In chapters 2-10 we built up a general abstract model of "livingness", to which we believe all organisms and all cells conform. This model is about the unity of life. It describes what is common to all living things and distinguishes them from the non-living. But an adequate science of life needs to account for diversity as well as unity, and since 1859 this need has been met by the theory of evolution. The explanation of diversity is the primary role of evolutionary theory, though it is not the only role. Evolutionary ideas have been assimilated into all areas of biology, including molecular biology. But we encounter the theory directly when we seek to explain diversity and the occupation of the world's vast range of habitats.
The perspective we adopt in this chapter is quite different from earlier parts of the book. The focus now is on large collections of organisms, not cells and cell constituents. The theory of evolution tells us that organisms change by adapting to alterations in their environment, yet they are still organisms. The theory is itself ever-changing, adapting to advances in knowledge, but at root it is still the same theory.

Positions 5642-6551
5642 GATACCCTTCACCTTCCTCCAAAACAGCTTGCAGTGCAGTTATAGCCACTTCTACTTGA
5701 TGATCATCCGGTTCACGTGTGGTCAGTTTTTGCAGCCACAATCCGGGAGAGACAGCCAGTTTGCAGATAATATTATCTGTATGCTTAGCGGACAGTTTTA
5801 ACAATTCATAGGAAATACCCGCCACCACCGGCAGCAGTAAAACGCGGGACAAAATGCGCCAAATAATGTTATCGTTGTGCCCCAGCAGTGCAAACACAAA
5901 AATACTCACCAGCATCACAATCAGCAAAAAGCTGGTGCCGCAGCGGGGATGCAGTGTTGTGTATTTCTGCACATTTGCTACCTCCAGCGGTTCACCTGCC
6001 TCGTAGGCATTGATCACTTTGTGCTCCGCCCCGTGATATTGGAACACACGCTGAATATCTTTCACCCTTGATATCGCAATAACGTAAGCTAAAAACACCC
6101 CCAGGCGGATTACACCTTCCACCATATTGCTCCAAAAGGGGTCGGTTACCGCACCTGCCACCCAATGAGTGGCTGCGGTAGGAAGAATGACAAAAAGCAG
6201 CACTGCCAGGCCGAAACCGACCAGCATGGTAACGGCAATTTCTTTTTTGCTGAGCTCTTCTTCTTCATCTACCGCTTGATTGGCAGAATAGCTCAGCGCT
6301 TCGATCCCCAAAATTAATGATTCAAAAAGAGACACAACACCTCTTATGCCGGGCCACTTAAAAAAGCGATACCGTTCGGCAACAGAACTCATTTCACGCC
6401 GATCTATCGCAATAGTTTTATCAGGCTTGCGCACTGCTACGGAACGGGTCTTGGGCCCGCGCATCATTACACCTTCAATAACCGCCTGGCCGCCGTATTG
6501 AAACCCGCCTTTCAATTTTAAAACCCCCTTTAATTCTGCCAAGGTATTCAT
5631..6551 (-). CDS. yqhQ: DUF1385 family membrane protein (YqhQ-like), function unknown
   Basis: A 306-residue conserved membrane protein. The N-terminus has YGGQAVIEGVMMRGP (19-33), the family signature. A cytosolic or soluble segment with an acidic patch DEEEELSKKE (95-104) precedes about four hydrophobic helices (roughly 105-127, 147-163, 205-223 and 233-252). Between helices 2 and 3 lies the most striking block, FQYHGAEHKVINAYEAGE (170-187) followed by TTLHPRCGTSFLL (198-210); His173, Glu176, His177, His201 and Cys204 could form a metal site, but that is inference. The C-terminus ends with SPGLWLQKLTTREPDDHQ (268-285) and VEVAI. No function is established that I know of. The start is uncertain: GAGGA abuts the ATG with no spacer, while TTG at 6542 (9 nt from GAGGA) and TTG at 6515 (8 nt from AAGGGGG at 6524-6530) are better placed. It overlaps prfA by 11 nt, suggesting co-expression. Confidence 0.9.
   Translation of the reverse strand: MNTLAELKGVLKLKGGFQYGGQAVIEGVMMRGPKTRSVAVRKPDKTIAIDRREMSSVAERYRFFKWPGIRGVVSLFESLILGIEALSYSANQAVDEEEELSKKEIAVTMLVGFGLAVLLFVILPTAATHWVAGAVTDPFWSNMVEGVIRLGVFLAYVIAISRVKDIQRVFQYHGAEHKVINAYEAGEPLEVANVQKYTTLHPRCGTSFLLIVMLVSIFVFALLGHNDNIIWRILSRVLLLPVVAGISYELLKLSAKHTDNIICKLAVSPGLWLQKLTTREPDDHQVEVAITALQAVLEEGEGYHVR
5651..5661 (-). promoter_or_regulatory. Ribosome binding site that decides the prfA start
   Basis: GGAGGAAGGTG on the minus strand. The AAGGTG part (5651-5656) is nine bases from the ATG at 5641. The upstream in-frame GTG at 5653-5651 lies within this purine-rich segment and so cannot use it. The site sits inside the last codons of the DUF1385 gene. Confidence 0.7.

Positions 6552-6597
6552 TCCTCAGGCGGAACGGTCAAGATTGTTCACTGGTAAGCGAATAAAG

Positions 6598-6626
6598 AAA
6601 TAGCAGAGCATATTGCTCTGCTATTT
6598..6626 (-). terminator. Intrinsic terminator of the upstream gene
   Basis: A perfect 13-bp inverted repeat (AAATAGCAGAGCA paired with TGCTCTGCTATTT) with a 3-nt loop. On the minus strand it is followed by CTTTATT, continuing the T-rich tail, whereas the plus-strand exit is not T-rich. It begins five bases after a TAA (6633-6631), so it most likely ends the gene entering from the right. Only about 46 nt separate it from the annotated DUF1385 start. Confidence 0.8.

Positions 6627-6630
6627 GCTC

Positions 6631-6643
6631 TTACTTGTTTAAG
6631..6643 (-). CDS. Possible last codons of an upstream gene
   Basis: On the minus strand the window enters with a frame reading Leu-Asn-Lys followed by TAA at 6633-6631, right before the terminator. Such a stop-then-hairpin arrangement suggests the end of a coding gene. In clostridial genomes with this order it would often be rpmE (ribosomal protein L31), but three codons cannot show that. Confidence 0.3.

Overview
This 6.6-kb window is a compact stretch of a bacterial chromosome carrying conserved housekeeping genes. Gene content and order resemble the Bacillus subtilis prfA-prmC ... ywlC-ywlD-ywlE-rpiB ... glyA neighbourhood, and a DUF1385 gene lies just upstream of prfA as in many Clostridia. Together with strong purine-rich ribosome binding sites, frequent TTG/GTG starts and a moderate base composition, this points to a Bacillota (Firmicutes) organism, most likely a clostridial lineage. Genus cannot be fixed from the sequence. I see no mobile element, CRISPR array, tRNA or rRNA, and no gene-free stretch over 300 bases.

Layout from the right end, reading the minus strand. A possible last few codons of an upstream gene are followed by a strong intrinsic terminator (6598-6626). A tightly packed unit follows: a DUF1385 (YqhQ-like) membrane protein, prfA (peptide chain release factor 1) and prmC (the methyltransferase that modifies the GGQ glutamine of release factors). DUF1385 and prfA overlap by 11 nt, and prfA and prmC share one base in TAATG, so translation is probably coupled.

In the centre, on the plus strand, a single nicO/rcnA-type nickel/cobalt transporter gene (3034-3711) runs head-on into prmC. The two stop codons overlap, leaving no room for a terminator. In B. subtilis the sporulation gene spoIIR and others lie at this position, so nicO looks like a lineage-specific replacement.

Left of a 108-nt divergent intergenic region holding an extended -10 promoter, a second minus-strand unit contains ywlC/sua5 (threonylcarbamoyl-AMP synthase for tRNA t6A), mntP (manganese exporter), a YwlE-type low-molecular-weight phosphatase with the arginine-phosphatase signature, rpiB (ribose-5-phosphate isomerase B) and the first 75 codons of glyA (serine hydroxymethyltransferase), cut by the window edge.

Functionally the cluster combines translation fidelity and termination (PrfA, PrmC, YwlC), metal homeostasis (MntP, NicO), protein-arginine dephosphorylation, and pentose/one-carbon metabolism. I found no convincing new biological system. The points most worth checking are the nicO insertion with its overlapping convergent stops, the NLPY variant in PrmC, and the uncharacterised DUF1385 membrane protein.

To paraphrase John Donne, no organism is an island. Organisms exist in breeding populations, not as isolated individuals. Moreover, populations of different species interact: they eat one another, inhabit one another, transport one another, depend on each other's waste products, spread diseases to one another or simply compete for space. In a given geographical area, these interactions constitute an ecosystem. Ecosystems differ, but each comprises a more or less wide diversity of organisms, sometimes hundreds of thousands of species. The individual belongs to a population that is part of an ecosystem, which in turn is part of the biosphere, the part of the planet that houses life.
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